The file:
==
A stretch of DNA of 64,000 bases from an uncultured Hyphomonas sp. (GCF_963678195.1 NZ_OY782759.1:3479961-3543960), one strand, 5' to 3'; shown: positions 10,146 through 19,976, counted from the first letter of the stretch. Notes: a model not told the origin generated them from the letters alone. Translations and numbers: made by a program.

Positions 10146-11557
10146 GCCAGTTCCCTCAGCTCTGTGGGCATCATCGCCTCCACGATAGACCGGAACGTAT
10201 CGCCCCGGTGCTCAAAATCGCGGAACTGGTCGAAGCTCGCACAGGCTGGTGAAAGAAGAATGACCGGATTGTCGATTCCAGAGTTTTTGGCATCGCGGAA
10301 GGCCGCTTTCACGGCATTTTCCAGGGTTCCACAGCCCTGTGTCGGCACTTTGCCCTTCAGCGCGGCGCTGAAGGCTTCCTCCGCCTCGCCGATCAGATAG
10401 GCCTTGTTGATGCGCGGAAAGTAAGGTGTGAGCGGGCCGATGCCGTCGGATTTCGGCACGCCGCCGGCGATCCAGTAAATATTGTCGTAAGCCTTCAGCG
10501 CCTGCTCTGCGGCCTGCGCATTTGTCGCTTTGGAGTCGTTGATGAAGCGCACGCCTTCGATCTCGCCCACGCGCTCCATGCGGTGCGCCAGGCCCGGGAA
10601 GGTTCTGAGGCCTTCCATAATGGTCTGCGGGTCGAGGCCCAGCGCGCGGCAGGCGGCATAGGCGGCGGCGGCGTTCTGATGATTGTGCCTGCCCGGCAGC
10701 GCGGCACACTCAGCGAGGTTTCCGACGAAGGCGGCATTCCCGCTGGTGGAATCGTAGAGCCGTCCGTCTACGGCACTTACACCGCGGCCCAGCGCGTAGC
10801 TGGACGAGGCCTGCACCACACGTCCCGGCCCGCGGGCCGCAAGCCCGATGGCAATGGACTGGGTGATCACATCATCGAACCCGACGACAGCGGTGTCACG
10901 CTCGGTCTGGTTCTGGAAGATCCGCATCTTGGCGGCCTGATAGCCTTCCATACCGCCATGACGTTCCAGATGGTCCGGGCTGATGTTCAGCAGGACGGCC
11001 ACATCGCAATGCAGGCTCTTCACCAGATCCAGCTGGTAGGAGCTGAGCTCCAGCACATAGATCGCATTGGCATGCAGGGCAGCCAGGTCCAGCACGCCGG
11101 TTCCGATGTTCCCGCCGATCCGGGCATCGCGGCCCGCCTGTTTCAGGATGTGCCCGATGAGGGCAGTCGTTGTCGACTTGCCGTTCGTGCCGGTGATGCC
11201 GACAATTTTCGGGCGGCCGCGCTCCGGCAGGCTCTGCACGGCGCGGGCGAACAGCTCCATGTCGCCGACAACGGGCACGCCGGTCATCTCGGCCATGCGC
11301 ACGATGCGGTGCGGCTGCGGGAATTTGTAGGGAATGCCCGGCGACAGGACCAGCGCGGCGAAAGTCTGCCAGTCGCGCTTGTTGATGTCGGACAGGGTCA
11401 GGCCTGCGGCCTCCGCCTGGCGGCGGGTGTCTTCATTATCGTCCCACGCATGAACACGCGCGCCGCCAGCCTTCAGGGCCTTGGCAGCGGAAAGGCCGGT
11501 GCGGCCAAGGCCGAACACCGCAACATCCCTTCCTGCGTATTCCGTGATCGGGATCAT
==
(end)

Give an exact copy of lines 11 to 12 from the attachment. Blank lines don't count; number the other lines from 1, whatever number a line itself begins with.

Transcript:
10901 CTCGGTCTGGTTCTGGAAGATCCGCATCTTGGCGGCCTGATAGCCTTCCATACCGCCATGACGTTCCAGATGGTCCGGGCTGATGTTCAGCAGGACGGCC
11001 ACATCGCAATGCAGGCTCTTCACCAGATCCAGCTGGTAGGAGCTGAGCTCCAGCACATAGATCGCATTGGCATGCAGGGCAGCCAGGTCCAGCACGCCGG